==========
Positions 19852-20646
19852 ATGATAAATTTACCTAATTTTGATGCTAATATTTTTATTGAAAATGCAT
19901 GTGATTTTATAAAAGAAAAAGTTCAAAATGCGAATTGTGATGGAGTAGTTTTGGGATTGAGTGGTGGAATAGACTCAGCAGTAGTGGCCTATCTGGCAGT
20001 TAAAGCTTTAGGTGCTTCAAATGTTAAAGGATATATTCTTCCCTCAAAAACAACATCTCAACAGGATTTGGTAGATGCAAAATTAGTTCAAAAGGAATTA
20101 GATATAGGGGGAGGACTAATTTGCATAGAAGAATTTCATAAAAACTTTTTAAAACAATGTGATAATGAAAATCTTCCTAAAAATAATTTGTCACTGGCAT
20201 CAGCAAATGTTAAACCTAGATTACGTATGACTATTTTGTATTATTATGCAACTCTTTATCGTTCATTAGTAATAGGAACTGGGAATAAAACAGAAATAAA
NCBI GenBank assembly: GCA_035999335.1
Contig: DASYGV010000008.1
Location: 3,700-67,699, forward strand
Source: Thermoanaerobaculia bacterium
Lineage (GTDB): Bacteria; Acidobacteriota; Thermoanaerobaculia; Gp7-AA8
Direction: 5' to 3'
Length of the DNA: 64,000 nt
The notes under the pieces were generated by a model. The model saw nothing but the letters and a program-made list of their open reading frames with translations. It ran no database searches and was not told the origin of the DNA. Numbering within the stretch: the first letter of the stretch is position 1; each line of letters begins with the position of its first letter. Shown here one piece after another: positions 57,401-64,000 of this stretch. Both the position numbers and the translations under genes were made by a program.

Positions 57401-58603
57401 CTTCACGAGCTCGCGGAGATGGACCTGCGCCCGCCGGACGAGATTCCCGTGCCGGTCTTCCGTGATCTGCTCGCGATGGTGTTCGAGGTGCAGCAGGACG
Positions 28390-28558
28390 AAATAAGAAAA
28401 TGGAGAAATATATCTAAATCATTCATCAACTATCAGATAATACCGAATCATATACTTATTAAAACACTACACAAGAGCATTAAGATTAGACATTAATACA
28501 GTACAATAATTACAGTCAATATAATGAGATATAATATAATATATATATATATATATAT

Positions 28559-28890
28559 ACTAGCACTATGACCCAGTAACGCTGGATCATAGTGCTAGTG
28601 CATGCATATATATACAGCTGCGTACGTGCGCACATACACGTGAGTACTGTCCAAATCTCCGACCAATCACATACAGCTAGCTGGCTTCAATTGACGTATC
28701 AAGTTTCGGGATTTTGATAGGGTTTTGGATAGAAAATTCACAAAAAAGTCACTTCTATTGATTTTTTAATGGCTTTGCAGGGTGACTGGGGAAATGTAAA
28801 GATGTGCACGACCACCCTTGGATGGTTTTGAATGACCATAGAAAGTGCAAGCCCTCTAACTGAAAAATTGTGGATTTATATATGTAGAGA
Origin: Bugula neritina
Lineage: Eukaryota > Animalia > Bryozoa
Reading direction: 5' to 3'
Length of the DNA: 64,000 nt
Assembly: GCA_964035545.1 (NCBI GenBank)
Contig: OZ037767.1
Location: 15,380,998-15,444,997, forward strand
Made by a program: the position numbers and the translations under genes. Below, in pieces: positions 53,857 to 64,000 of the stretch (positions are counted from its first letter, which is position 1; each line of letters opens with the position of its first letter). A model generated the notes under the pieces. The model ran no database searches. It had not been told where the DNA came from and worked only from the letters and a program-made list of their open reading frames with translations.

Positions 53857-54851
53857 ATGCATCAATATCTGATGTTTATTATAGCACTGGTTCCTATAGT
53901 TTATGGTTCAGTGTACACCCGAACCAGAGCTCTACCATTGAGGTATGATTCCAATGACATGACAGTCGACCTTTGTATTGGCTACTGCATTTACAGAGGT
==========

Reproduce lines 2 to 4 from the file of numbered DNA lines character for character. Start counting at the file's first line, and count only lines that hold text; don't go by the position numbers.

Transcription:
19852 ATGATAAATTTACCTAATTTTGATGCTAATATTTTTATTGAAAATGCAT
19901 GTGATTTTATAAAAGAAAAAGTTCAAAATGCGAATTGTGATGGAGTAGTTTTGGGATTGAGTGGTGGAATAGACTCAGCAGTAGTGGCCTATCTGGCAGT
20001 TAAAGCTTTAGGTGCTTCAAATGTTAAAGGATATATTCTTCCCTCAAAAACAACATCTCAACAGGATTTGGTAGATGCAAAATTAGTTCAAAAGGAATTA